I am hopeful that, tomorrow, the Treasury will announce that they're doing it. And they have to do it quickly. This cannot be two, three, four weeks.
The markets are waiting. The country is waiting. And we're beginning a downward spiral, not just in finance, which, as I said, is frozen, but in the whole economy. We need quick action.
BLITZER: Senator Specter, what do you say?
SPECTER: There's no doubt about the need for more credit. And the Fed and Treasury are now looking at a proposal to have an equity interest by the federal government in the banking system, which would make it effective to get that credit going.
That has to be very, very carefully done so that we do not nationalize our banking system. We are a capitalistic system and we don't want to move away with nationalizing the banking system, so that anything that's done, has to be done on a temporary basis.
BLITZER: But Senator Specter, if the U.S. government, if the Treasury Department starts buying stock in these financial institutions, don't they, the U.S. government, in effect, become part owners of these financial institutions?
SPECTER: Well, that's right. And that's why I say there has to be great care about the issues nationalizing the banking industry to make sure that what is done doesn't go that far and what is done is temporary.
But to be effective and to get the credit flowing, that may be the avenue of last resort.
BLITZER: Let me let Senator Schumer weigh in.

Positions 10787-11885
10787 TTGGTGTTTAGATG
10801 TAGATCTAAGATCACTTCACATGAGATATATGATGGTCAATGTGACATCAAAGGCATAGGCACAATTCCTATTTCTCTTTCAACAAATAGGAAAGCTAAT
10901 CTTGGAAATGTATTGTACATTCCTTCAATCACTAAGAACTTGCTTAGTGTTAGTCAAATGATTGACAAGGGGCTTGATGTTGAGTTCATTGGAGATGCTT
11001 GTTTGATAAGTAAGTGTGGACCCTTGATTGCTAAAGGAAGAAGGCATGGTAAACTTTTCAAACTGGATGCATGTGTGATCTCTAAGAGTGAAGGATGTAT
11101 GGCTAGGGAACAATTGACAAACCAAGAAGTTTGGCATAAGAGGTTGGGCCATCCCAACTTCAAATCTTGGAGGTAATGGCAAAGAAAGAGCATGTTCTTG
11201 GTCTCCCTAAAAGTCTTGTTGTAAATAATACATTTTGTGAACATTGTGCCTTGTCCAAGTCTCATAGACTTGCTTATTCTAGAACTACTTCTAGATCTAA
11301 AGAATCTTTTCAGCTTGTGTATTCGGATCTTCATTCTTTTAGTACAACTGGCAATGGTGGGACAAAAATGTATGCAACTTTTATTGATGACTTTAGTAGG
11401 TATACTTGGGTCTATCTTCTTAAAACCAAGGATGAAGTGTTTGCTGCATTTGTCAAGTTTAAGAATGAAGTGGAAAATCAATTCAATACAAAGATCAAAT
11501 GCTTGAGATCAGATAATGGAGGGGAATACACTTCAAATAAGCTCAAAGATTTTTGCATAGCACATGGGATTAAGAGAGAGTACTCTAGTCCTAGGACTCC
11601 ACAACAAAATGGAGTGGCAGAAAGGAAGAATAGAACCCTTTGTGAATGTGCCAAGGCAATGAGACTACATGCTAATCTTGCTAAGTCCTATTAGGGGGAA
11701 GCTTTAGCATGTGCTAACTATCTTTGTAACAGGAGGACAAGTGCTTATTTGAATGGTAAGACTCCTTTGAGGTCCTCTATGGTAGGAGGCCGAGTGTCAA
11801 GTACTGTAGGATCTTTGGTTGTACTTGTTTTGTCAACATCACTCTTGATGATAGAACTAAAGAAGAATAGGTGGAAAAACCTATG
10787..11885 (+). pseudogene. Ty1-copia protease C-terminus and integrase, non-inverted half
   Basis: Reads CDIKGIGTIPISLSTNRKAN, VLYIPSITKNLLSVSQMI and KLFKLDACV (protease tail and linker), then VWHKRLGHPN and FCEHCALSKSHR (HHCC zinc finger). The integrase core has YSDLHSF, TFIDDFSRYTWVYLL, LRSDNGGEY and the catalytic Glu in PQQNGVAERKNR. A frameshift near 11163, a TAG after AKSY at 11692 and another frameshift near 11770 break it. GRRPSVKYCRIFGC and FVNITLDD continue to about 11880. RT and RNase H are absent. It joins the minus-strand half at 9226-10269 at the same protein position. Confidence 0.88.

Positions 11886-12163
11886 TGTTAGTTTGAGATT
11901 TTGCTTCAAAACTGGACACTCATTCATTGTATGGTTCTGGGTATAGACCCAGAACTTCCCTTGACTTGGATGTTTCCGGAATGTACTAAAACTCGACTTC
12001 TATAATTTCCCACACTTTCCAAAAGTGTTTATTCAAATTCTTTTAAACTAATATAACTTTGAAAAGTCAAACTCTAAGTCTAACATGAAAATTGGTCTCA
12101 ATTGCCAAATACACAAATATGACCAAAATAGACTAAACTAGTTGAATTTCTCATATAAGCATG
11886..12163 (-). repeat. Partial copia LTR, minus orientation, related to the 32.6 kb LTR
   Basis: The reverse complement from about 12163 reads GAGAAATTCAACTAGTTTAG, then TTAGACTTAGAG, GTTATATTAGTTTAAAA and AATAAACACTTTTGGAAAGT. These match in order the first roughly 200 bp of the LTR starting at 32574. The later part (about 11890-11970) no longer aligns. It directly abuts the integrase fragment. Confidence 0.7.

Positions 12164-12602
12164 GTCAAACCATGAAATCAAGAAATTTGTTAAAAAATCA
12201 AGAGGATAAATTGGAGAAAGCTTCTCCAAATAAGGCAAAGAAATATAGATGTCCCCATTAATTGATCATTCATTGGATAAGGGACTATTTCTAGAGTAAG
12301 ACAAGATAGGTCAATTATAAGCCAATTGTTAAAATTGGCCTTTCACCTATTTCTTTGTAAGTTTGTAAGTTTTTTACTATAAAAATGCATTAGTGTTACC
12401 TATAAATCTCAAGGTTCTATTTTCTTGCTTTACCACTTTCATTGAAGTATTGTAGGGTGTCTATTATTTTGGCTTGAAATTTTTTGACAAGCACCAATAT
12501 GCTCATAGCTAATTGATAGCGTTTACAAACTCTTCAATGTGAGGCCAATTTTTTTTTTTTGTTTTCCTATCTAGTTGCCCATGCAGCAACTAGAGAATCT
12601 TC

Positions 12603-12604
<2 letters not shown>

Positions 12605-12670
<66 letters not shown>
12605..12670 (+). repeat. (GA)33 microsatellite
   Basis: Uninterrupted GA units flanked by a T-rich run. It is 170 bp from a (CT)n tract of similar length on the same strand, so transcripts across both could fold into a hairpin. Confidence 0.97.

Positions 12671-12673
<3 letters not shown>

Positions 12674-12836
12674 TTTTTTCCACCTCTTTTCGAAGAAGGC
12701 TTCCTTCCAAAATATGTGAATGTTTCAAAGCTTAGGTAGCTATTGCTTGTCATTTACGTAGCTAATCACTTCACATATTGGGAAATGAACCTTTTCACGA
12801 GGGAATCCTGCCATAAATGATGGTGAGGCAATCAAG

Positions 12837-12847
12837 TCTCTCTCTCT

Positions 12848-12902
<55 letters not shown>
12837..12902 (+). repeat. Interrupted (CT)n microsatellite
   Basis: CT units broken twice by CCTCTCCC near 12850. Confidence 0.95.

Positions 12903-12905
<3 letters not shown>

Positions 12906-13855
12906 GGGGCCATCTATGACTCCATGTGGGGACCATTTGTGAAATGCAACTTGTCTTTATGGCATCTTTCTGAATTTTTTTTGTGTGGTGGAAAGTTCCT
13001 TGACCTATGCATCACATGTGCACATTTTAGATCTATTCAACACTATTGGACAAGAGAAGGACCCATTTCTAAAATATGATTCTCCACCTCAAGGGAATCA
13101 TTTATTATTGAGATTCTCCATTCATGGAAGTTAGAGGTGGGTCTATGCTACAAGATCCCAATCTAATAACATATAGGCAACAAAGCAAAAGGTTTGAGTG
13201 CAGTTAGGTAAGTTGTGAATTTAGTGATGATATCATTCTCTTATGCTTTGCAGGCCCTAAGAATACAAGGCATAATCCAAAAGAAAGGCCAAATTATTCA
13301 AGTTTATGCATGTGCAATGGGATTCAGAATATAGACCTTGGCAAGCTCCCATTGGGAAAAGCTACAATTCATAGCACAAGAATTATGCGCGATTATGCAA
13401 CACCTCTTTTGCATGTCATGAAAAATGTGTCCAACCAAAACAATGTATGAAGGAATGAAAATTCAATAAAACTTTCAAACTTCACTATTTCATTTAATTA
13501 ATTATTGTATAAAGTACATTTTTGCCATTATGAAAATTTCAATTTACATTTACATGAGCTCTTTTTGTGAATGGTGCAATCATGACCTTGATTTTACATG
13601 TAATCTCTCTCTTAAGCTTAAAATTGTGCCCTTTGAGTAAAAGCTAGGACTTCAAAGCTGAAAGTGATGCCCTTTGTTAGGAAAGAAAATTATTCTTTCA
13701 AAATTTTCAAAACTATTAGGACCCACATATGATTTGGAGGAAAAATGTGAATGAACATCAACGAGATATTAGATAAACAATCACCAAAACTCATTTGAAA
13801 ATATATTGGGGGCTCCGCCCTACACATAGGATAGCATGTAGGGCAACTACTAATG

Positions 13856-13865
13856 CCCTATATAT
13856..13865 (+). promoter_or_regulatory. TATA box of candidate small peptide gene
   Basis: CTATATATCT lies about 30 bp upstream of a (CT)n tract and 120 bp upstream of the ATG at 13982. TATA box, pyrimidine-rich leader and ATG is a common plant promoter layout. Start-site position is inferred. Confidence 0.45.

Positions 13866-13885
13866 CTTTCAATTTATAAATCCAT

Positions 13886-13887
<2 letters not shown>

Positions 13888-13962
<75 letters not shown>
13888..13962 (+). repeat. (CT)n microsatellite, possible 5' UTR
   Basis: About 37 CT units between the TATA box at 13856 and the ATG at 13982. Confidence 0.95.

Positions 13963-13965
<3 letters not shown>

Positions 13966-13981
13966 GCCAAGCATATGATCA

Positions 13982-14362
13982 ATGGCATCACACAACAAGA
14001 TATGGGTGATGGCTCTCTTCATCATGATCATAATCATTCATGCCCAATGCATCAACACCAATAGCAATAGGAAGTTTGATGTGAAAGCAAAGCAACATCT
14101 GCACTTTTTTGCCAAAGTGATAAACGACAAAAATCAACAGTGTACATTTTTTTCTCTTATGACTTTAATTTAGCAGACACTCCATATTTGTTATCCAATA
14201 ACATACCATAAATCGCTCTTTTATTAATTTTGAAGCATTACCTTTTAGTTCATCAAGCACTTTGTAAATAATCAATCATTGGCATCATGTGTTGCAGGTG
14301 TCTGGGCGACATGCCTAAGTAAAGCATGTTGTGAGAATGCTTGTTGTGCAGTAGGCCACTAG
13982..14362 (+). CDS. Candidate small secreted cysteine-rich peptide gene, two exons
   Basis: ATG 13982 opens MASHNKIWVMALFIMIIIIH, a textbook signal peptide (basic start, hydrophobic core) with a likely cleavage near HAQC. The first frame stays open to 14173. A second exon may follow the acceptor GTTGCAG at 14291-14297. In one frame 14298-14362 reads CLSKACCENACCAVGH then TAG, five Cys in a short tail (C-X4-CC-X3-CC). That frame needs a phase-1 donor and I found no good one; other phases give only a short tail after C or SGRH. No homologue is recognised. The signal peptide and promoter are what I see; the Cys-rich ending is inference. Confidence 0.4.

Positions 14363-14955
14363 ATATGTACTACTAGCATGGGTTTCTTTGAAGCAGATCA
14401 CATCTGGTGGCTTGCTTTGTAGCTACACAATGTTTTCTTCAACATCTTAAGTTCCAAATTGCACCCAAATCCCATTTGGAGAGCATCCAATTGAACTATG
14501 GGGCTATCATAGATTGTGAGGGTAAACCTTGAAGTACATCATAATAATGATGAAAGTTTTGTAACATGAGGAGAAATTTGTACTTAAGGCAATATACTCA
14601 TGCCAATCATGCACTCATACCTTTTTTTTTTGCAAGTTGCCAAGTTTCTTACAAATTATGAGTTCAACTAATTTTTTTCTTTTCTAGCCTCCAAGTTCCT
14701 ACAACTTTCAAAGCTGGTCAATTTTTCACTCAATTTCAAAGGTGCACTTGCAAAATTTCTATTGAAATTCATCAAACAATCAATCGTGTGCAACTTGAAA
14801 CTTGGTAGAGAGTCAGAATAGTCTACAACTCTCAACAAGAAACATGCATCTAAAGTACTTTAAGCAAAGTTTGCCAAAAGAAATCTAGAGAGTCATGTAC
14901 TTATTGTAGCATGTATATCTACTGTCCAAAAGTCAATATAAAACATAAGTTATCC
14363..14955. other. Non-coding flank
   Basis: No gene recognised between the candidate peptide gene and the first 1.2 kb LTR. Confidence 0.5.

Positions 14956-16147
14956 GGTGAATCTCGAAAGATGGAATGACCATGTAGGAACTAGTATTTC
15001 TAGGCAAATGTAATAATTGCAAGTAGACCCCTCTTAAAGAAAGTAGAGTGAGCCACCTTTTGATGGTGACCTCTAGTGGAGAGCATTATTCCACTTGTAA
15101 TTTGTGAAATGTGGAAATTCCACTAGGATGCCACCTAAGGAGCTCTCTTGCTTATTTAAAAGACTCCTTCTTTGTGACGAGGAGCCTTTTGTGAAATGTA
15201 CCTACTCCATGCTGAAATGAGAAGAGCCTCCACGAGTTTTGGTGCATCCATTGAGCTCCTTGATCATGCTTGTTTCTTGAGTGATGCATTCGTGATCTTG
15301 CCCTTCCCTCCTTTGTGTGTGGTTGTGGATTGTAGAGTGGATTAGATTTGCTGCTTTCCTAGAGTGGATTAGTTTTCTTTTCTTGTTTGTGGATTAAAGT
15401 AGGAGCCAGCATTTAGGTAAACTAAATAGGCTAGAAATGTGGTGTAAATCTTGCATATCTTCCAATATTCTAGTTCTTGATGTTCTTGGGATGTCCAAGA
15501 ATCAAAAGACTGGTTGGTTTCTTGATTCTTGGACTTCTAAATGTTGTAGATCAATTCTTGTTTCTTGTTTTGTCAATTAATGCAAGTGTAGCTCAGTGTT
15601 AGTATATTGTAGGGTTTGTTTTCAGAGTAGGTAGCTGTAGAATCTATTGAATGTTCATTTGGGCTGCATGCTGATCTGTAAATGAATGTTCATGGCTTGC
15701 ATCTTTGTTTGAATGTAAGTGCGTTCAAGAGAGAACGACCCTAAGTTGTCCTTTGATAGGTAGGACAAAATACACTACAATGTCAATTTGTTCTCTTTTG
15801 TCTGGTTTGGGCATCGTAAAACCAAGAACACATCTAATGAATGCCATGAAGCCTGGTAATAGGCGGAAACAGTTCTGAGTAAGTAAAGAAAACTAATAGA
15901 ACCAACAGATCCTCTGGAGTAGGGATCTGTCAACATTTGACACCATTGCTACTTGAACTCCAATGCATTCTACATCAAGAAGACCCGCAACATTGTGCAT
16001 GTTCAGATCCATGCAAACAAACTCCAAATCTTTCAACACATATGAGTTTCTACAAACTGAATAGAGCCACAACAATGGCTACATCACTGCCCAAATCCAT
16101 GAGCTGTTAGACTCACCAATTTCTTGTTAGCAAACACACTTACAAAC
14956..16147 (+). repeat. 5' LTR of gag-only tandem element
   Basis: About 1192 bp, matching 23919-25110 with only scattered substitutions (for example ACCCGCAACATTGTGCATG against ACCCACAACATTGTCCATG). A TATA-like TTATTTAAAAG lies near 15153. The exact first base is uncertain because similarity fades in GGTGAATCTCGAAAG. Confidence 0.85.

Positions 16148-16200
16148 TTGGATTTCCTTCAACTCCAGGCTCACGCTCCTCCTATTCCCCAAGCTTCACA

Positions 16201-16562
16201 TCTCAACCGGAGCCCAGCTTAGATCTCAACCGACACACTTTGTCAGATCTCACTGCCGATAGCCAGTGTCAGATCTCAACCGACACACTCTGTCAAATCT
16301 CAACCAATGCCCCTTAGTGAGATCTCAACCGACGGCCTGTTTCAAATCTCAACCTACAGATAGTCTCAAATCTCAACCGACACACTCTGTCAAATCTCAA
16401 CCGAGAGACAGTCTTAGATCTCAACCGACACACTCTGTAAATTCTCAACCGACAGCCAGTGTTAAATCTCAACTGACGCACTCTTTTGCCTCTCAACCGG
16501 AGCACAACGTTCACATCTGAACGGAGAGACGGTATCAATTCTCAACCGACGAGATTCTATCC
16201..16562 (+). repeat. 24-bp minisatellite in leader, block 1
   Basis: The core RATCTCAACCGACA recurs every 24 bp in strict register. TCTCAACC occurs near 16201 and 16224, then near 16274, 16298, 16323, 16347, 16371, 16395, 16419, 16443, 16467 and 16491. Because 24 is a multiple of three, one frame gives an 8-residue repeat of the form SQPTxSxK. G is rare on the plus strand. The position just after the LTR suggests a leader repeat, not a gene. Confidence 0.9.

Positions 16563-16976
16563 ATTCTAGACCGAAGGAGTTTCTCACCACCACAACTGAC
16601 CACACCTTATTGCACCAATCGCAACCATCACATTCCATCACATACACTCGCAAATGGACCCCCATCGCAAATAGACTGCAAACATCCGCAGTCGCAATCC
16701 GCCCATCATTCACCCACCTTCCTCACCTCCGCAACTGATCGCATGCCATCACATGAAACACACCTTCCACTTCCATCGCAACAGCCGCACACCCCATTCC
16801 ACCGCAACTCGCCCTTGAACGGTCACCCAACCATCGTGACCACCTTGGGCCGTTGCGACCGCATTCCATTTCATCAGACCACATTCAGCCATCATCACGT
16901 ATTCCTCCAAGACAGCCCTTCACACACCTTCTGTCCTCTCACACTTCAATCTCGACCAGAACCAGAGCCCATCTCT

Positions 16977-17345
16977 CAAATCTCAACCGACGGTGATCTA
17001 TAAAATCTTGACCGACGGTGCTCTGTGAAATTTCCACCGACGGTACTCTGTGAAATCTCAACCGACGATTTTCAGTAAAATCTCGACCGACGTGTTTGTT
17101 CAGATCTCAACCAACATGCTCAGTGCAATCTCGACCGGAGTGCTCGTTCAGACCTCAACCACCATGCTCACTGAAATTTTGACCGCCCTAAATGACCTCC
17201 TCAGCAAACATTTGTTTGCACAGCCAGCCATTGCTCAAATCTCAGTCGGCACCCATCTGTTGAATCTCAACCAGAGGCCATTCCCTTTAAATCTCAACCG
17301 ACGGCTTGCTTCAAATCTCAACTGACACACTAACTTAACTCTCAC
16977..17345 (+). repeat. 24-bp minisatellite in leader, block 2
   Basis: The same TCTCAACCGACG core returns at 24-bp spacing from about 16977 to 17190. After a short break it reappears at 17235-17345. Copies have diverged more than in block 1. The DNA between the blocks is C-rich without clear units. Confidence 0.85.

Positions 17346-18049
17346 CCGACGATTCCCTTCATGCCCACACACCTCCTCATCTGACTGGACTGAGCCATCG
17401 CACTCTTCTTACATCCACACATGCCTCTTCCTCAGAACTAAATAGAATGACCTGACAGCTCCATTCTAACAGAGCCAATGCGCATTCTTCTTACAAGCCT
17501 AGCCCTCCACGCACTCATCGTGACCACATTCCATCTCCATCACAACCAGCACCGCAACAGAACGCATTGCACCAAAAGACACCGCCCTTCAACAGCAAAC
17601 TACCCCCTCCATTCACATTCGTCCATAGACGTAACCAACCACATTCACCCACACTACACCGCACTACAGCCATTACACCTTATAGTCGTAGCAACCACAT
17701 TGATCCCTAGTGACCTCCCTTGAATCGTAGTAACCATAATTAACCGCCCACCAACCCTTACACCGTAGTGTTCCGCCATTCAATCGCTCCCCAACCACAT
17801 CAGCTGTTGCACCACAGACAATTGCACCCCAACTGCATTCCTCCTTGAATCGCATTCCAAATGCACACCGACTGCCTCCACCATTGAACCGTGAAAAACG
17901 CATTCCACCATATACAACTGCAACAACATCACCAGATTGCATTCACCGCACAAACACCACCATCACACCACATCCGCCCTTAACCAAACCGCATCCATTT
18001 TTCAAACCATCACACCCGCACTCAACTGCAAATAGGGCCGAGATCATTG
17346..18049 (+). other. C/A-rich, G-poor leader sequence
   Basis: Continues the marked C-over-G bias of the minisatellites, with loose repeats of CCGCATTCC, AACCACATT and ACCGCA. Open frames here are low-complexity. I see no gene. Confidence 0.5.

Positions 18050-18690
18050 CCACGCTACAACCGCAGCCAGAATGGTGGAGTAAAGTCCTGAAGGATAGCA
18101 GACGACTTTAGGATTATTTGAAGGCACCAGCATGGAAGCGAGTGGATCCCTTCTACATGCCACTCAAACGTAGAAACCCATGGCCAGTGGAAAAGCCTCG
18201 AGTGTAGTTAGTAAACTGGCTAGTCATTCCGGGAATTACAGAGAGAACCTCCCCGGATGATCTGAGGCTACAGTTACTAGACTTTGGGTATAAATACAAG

Go ahead, Senator.
SCHUMER: No, let me say, Wolf, first, this should be temporary. It does have a track record of success. It worked for the RFC.
We, obviously, don't have a banking system, but the RFC bought -- it's not to buy a majority or controlling interest in the banks, nor is it to control their day-to-day banking decisions. It's to give them some capital, give them some strength, temporarily, as Arlen said, and then they would be able to start lending again, start pushing out their bad paper, and get the economy flowing again.
It should only be for a short period of time. And, furthermore, the government should take preferred stock or warrants so that, when the banks are back in good shape, the government gets repaid and makes -- actually, the RFC makes some money. This was done in Sweden and it worked quite well.
BLITZER: So both of you agree on this, right, Senator Specter? You agree with Senator Schumer?